Thursday, July 24, 2014

Ultimate Nutrition Facts for Athletes

Keys to Ultimate Frisbee Nutrition

with Nutrition Expert, Ultimate Frisbee Player & Author Allison Tannis BSc MSc RHN 

Pushing through, ignoring the wall and digging deep are important to success as an athlete. But, getting your body to perform at its best starts with fueling it, and keeping it fueled. Here is some information about sports nutrition that can be used by any athlete (including my Ultimate Frisbee teammates to whom I promised I'd write a bit about this topic on my blog) to get the most out of their body. Research is this area is varied and ever changing - please accept the information below is only an overview and take away what you what.

Note: The most important thing to do as an athlete is to listen to your body. Give your body what it needs when you’re off the field: cool it off, drink water, eat. If you don’t, you’ll be trying to play with a body that biologically cannot perform at its best.

1)  Hydration:

Try not to be dehydrated starting exercise – in other words, focus on drinking water the days prior to competition. While exercising, drink more water than your "thirst" asks for. Being thirsty is a signal that you are already dehydrated and your performance is suffering. Try drinking small amounts of water frequently to avoid digestive distress.

Drink something you like the taste of – that way you are more likely to drink lots of it. How much do you need to drink? The best way to determine if you’re rehydrating correctly is to weigh yourself before, and then after exercise. You do not want to lose more than 2% of your body weight or you haven’t drunk enough to stay sufficiently hydrated to be at your best. You can also check urine colour - light yellow is ideal.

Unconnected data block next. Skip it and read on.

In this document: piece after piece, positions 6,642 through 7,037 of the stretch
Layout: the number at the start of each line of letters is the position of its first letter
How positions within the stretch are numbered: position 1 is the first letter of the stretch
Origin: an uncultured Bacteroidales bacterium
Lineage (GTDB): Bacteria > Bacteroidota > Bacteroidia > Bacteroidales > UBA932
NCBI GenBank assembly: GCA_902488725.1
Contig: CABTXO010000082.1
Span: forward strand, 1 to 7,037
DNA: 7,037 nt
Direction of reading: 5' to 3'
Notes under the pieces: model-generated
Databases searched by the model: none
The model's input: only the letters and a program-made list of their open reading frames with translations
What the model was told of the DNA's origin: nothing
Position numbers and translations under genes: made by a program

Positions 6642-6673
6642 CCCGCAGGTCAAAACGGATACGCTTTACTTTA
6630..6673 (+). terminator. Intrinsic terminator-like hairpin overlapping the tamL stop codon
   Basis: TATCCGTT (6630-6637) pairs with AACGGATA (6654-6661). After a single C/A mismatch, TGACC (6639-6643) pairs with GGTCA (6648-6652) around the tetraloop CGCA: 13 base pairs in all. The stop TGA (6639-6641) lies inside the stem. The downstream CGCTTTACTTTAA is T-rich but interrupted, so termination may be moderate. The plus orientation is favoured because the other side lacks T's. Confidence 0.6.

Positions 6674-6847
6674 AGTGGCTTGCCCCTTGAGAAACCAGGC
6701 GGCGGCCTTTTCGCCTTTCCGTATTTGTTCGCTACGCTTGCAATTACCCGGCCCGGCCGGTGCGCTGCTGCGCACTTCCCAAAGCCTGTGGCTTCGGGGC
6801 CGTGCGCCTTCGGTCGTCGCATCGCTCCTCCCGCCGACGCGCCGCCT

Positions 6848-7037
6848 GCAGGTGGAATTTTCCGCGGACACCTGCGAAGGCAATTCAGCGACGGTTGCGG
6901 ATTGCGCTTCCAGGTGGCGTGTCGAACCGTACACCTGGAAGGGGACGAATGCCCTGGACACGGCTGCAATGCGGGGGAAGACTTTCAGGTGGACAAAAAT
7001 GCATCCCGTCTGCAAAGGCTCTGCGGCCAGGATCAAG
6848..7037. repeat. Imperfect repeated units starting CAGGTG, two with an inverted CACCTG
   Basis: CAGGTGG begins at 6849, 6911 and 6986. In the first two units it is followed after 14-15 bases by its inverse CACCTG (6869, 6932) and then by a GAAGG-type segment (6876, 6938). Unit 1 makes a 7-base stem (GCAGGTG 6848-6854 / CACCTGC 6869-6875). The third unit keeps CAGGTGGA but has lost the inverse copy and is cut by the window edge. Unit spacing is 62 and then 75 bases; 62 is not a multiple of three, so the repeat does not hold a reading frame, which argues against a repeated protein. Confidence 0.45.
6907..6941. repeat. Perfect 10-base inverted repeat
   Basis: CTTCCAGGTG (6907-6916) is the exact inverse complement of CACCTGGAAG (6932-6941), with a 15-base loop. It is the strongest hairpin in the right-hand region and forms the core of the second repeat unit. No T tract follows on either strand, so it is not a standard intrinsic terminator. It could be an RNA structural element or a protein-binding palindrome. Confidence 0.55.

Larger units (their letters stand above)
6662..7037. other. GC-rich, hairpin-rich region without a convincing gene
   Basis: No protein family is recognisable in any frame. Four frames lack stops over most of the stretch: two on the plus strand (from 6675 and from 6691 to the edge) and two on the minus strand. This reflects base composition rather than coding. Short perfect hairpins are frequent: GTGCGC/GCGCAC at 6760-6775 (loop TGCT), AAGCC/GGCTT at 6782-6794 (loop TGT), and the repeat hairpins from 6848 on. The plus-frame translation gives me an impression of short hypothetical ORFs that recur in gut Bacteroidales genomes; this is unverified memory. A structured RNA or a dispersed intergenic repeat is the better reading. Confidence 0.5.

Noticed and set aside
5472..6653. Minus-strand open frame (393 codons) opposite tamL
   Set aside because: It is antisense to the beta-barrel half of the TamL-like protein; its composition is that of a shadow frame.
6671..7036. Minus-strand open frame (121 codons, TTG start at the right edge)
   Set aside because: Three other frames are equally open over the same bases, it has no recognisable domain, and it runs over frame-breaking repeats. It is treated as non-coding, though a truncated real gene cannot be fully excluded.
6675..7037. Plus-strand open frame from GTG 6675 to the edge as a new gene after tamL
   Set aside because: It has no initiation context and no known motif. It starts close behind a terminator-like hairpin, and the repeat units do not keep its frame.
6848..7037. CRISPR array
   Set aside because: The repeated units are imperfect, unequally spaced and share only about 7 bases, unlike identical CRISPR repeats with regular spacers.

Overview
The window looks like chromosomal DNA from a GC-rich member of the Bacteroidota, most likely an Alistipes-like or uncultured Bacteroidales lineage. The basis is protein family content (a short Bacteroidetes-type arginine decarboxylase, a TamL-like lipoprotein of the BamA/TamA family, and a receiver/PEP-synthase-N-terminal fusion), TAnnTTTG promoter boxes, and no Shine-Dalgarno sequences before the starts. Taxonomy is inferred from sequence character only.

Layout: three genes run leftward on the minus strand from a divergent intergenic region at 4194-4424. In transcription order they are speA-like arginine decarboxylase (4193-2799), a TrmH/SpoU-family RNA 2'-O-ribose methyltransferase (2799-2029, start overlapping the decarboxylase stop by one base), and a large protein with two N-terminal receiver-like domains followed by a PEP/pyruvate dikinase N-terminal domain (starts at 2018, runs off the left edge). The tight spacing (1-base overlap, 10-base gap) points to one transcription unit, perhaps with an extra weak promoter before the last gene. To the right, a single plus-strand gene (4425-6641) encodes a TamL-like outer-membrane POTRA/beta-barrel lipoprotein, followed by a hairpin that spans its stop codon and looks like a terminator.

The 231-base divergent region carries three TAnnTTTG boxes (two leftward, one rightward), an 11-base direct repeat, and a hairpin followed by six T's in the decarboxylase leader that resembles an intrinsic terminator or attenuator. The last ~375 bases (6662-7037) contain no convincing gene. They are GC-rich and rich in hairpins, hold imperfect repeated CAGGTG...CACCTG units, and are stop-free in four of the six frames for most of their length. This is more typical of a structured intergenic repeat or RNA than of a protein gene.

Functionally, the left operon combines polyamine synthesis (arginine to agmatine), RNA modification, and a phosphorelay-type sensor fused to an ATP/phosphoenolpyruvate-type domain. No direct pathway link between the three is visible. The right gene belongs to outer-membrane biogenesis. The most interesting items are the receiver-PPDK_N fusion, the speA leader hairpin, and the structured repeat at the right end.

If exercising for >1 hour, your body requires electrolyte replenishment. If exercising for 2+ hours, your body requires carbohydrate replenishment. 

2) Fuel:

The primary fuel used by the body during an Ultimate Frisbee game is carbohydrate (your body could use fat as a fuel source, but once your working over 60-70% of your VO2Max, which is about your aerobic threshold, you only burn carbohydrates). The main source of carbohydrate fuel in the body is glycogen cells found in muscles. Even if you “carb-load” before an event you’ll only have about 90 minutes worth of glycogen to fuel you. In other words, you’ll probably be running on fumes by the end of your first game. Including carbohydrates in your nutrition plan for Ultimate Frisbee games and tournaments is important. Here are some facts about two popular sources of carbohydrates for endurance athletes:

a) Sports Drinks 

Sports drinks that include sugar can be tough to digest (some people complain of stomach discomfort). As your body runs harder and longer, blood is pulled away from the digestive tract to focus on supporting the muscles. As such, some people will simply have a slow stomach digestion, meanwhile others may find their stomach almost stops working altogether which causes discomfort when trying to consume sugar/food. Nuun and other electrolyte replacements may be easier on your stomach. If you tolerate sports drinks well, it appears Gatorade has a preferable carbohydrate make-up for absorption of the sports drinks available on conventional store shelves.